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Steven Leyden Cochrane
Brandon Vickerd at aceartinc.
November 11, 2014

I should be clear from the outset that sculptor Brandon Vickerd’s 2012 Chopper series (now on view at aceartinc.) and I were never going to be a love match. Biggish body-shop sculptures based on custom motorcycles that gently rib (but mostly revel in) stereotypically “masculine” aesthetics are simply going to be non-starters for me. These just aren’t things that I (a generally prissy pedestrian) like or care about. Your mileage, of course, will vary.

Brandon Vickerd

To produce the work, Vickerd embedded himself within a posse of motorcycle customizers, gaining familiarity with both traditional and computer-aided fabrication techniques while absorbing something of the culture and its distinctive visual language. The sculptures are formally inventive and finely crafted, with a satisfying interplay of materials and textures – rusted steel, polished chrome and copper, powder-coated pipes, unfinished Styrofoam, and sanded resin.

They retain enough familiar automotive forms (trailing exhaust pipes, blower wheels, etc.) to look motorcyclical while taking on other, contradictory resonances. Strongly biomorphic, one asymmetrical construction slumps to one side like a tiny beached mechanical whale, while another rusted form sprouts wiggly exhaust-pipe tentacles. I feel that one looks remarkably like a giant vacuum cleaner (others saw exercise equipment); one rests on a pair of deflated-looking and distinctly nutlike tanks, and two vinyl wall pieces comprising overlapping layers of pinstripe filigree are giant variations of the world’s ugliest back tattoo. All of those things are funny and gently subversive, but the work’s primary appeal (or not) remains formal.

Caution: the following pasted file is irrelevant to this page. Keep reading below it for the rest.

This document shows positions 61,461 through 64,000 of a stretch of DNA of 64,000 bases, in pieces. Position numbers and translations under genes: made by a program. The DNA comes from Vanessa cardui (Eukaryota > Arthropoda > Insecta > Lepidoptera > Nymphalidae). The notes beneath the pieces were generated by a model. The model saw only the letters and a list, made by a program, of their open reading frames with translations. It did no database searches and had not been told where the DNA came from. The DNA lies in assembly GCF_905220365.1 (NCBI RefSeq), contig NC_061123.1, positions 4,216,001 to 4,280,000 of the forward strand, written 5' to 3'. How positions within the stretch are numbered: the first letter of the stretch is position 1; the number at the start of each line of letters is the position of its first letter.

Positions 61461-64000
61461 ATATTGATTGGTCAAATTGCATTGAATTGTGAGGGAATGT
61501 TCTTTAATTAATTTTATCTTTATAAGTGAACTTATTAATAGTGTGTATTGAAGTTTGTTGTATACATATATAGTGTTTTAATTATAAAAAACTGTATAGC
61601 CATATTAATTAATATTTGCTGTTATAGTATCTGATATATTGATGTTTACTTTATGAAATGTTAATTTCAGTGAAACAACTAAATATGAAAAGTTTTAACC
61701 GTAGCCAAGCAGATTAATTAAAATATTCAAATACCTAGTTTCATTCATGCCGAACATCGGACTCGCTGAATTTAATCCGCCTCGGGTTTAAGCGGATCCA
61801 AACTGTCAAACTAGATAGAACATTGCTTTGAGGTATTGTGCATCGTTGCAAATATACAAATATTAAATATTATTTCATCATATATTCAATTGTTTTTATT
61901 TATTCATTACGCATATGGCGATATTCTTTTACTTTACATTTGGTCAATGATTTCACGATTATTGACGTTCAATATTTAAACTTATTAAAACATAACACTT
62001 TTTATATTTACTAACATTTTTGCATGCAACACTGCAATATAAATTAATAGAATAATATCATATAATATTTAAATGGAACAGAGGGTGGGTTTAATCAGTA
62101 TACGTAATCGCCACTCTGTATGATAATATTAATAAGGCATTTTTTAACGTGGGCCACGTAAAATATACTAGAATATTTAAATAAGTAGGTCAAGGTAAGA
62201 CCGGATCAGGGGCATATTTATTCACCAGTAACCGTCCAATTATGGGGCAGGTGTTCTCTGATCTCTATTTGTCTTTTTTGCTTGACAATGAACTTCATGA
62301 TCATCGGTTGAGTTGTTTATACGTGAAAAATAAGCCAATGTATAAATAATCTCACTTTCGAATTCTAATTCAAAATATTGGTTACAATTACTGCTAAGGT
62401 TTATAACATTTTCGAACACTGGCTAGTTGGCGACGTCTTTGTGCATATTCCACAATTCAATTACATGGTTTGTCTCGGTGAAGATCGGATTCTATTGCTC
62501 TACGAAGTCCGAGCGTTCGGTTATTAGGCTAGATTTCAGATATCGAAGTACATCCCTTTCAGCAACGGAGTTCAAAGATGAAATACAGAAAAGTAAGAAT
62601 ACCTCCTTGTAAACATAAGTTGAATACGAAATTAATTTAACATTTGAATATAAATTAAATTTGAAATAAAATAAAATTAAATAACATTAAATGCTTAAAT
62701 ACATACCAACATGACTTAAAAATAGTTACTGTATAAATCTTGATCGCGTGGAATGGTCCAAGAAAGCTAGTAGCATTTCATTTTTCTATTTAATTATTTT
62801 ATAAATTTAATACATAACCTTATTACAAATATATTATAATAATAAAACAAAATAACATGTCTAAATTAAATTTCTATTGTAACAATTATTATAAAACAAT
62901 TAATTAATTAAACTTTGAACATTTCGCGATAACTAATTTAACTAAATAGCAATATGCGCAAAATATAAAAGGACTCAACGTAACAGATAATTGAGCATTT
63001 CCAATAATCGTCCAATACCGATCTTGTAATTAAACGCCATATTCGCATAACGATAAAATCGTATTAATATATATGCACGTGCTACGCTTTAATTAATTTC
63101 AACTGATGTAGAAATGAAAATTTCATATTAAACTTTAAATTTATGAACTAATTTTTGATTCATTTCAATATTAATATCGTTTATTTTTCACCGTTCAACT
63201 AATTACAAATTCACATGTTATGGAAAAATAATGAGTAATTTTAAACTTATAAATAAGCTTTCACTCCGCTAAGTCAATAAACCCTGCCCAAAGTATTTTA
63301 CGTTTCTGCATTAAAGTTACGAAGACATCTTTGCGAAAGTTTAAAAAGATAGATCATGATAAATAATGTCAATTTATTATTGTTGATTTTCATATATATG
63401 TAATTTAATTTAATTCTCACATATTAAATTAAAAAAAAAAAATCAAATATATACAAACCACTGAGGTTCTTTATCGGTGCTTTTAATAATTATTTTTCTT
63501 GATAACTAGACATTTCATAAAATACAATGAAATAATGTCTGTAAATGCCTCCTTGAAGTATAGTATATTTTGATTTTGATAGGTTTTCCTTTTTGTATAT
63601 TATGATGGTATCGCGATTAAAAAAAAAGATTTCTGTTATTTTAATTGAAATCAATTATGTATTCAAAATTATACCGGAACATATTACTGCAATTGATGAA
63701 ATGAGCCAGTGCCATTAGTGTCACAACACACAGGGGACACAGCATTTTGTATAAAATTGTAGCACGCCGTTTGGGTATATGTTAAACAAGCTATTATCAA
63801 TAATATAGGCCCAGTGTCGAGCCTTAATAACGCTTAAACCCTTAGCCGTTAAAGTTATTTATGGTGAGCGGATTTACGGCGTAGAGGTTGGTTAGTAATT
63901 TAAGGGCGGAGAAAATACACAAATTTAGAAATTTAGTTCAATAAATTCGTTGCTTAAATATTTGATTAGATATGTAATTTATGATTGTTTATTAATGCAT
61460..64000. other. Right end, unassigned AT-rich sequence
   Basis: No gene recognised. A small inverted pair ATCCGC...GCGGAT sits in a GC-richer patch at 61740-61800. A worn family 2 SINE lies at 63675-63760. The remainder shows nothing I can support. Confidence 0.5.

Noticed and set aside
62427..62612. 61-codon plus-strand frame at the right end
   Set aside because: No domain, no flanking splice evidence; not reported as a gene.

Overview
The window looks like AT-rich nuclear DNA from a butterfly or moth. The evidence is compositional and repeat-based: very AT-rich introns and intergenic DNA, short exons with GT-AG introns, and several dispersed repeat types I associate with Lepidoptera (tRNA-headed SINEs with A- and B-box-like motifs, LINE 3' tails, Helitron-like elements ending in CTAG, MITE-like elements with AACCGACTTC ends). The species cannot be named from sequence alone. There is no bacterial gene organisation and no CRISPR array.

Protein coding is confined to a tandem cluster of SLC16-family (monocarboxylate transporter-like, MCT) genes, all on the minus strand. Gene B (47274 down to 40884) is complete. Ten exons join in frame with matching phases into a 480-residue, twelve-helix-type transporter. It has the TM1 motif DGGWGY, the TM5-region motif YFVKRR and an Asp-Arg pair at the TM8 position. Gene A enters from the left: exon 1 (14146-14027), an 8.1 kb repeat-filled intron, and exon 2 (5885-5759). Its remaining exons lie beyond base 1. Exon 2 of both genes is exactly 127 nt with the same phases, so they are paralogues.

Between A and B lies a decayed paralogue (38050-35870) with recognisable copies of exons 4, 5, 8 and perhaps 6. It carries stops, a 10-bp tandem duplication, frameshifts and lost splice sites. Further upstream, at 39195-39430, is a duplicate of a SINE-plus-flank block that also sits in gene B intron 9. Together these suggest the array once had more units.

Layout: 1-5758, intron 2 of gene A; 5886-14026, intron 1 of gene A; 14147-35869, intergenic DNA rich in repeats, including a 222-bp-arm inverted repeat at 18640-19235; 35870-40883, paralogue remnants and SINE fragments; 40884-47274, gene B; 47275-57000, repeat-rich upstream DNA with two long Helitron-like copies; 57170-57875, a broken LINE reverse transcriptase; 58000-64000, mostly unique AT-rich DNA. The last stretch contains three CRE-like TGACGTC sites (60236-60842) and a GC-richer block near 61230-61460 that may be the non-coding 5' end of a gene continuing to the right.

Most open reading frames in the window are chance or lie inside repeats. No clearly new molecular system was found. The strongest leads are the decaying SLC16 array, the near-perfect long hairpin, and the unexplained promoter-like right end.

Vickerd remarks that many of the actual chopped, screwed, and baroquely augmented bikes his sculptures reference are, in fact, so hobbled as to be essentially nonfunctional as means of transportation. Instead, the modifications are about ownership, identity, and appearances: in these respects they’re well down the road toward becoming a sculptural form unto themselves. This consideration adds a measure of depth to the work, connecting it to established but still interesting conversations about the conferral of “art” status, its relationship to use value, and so on, but I sheepishly found myself more curious about these useless, art-like motorcycles (not pictured) than I was interested in the decorative, bike-like sculptures in the gallery. But like I said, your mileage may vary.

Brandon Vickerd: Chopper continues until November 21.

Steven Leyden Cochrane is an artist, writer, and educator based in Winnipeg, where he contributes weekly exhibition reviews to the Free Press. He is Akimbo’s Winnipeg correspondent and can be followed @svlc_ on Twitter.



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